On top of all this, there is a growing mismatch in crude oil quality and refinery demand. Prior to the shale oil boom, US refineries invested tens of billions of dollars to upgrade their facilities to run heavy sour crude. Global light sweet crude oil production was declining and most new projects in the pipeline would deliver heavy crude oil. All new crude coming from Canada – which was supposed to be the life saver of the US refining industry - was heavy crude oil from oil sands. However, shale oil is typically extremely light. In fact, a large share of production is not even crude oil but NGLs (Natural Gas Liquids) which are processed in petrochemical plants rather than refineries8. Despite the shale oil boom, there are no major refinery expansions in the US in the pipeline which would increase light sweet demand, let alone a new refinery. In fact, the only way US production was able to continue to grow at all was to lift the 40-year old ban on crude exports, which happened in 2015. But the problem simply shifted elsewhere. Due to the law, there was very little export capacity when the ban was lifted. Export capacity is now expanding, but there is a limit to how fast that can happen. And on top of that, US producers will compete with Canadian producers, which will also increasingly rely on US ports to export their crude.
In addition, practically all new refineries built outside the US are also designed to run heavy sour crude. For now, there is enough global capacity for light sweet crude oil to deal with growing US exports, but if more than 100% of global production growth is going to be light sweet crude and NGLs, at some point the issue can no longer be exported away.
Overall there are a number of limiting factors which will pose great challenges for US crude oil production growth over the next couple years. We do not think that US production can grow at 1.5 million b/d or even higher beyond 2019. However, we think that is what is currently priced into longer-dated prices.
BRINGING IT ALL TOGETHER: THE NEXT 12-18 MONTHS
After three years of extremely high inventories, global petroleum stocks are now back to normal levels. US stocks have declined more than others, with Cushing inventories falling below 2014 levels early this year. Given the OPEC curtailment this was something we had expected although not at such a rapid rate. The reason is that global decline rates have also accelerated. Non-OPEC ex-shale producers have clearly reacted to the sharp fall in prices, and this reaction came somewhat with a lag. In 2017, 1.4 million b/d from new non-OPEC ex-shale projects came online, but output grew only 100kb/d, implying a base decline rate of close to 3% for the year. More real-term data suggests that decline rates have further accelerated in early 2018. Arguably, prices have recovered quite a bit from last year, and there is reason to believe that the downward trend in decline rates will partially reverse. This will allow for non-OPEC ex shale production to grow by 0.2mb/d in 2018 and 2019. US shale production grew 0.7mb/d in 2017 and we expect this to increase to 1.5mb/d in 2018 and 2019. On net, we expect total non-OPEC supply to grow by 1.7 million b/d over the next 2 years.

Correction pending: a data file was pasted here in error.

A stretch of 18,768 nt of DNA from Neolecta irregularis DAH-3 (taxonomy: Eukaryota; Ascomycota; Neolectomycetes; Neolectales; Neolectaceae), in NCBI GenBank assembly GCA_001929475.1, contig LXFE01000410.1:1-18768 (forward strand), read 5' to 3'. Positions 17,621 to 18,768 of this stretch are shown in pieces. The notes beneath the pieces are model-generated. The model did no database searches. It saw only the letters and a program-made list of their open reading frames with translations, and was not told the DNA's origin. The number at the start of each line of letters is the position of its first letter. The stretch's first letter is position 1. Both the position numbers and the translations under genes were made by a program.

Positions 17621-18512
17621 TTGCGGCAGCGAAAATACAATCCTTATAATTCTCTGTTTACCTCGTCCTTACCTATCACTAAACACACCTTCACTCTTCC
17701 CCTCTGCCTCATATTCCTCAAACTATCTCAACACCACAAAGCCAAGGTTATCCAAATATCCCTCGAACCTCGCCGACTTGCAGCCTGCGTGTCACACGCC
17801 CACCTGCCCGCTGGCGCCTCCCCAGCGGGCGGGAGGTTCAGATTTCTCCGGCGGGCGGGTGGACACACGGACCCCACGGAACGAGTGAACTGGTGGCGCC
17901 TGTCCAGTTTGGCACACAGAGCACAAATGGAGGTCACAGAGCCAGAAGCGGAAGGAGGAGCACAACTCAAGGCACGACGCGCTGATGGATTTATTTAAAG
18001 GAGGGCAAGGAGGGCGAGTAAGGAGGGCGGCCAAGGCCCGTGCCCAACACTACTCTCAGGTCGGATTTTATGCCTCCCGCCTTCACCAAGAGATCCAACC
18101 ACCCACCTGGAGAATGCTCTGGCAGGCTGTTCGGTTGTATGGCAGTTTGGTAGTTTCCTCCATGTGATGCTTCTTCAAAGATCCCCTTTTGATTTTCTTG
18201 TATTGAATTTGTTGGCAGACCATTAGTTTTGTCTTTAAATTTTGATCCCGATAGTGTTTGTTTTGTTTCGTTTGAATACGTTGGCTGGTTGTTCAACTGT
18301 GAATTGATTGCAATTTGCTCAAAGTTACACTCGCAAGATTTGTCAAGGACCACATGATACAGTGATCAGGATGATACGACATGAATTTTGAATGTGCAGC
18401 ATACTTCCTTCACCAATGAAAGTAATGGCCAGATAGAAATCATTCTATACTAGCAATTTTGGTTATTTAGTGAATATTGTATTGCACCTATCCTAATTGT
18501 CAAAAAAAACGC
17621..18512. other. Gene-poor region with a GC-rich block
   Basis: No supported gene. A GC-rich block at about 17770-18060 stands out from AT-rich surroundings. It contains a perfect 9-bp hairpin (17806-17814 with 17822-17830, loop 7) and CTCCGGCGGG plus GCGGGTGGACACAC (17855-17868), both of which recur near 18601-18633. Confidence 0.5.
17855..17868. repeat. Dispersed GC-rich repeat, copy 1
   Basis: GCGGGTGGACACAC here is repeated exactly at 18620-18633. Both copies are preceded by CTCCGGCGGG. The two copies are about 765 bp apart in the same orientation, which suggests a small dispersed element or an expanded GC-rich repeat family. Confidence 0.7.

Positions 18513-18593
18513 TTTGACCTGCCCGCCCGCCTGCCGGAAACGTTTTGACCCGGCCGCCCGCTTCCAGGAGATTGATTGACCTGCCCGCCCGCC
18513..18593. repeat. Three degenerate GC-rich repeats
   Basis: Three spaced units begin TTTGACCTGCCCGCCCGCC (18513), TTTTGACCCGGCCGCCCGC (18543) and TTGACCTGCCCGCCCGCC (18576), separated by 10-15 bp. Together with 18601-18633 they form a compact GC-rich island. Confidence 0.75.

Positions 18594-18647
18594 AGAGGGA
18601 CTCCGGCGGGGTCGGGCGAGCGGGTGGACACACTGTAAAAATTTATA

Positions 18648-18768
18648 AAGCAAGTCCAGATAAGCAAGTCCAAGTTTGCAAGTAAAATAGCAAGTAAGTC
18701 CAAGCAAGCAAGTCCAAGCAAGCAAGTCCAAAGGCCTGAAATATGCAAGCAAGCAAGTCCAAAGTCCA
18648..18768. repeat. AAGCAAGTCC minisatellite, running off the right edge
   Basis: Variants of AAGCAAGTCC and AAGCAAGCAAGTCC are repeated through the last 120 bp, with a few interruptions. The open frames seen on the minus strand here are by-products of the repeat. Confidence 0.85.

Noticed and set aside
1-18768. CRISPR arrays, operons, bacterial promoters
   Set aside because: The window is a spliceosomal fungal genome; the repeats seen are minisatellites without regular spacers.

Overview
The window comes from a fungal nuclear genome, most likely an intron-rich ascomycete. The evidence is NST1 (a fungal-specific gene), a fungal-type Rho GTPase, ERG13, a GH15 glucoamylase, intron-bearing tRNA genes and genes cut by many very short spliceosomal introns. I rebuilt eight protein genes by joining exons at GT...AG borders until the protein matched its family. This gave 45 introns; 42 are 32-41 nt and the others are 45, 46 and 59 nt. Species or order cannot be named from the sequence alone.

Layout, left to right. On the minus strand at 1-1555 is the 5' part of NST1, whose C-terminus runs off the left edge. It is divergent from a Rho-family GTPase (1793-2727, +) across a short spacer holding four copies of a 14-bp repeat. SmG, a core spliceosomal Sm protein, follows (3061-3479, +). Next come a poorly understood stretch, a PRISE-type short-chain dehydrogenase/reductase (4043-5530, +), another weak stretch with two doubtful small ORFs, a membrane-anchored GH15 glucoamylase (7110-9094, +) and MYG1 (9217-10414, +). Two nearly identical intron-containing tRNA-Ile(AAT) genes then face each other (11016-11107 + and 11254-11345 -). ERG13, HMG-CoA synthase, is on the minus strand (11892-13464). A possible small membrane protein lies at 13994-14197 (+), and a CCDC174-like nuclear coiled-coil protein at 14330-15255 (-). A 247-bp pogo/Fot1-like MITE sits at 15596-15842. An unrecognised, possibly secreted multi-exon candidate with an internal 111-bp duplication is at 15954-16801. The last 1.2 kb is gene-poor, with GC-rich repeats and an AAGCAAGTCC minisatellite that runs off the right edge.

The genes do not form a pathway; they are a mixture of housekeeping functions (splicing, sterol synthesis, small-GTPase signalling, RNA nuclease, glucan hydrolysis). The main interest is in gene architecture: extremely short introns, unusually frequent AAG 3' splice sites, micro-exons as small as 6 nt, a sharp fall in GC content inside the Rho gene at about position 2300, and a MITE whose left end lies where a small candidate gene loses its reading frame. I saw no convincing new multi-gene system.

This supply growth faces demand growth of 1.5 million b/d, the same as last year9. However, in 2017 the global oil balance was in deficit by 0.5 million b/d. Commercial inventories are now at the low end of the range, meaning that stocks can’t decline much further before refineries run into trouble. Consequently, in order to bring the market back to balance, global supply has to grow by 2 million b/d in 2018. Hence, OPEC will have to increase its production by 0.3mb/d this year, which means rather than building more spare capacity, OEPC will have to draw on some of its spare capacity (see Table 1). We think the market is currently unaware of this. In our view, the prevailing market view is that OPEC needs to keep at least its current production curtailments in place for the 2018-2019 period to avoid a renewed inventory build.
The problem is exacerbated in our view by the fact that some OPEC producers are in outright decline. Production from Venezuela for example has been declining by 0.4mb/d year-over-year over the past six months, and the declines are accelerating and are currently closer to 0.6mb/d. This means that core OPEC producers (Saudi Arabia, Kuwait, Qatar, UEA) will have to bring back a substantial amount of spare capacity just to offset Venezuela.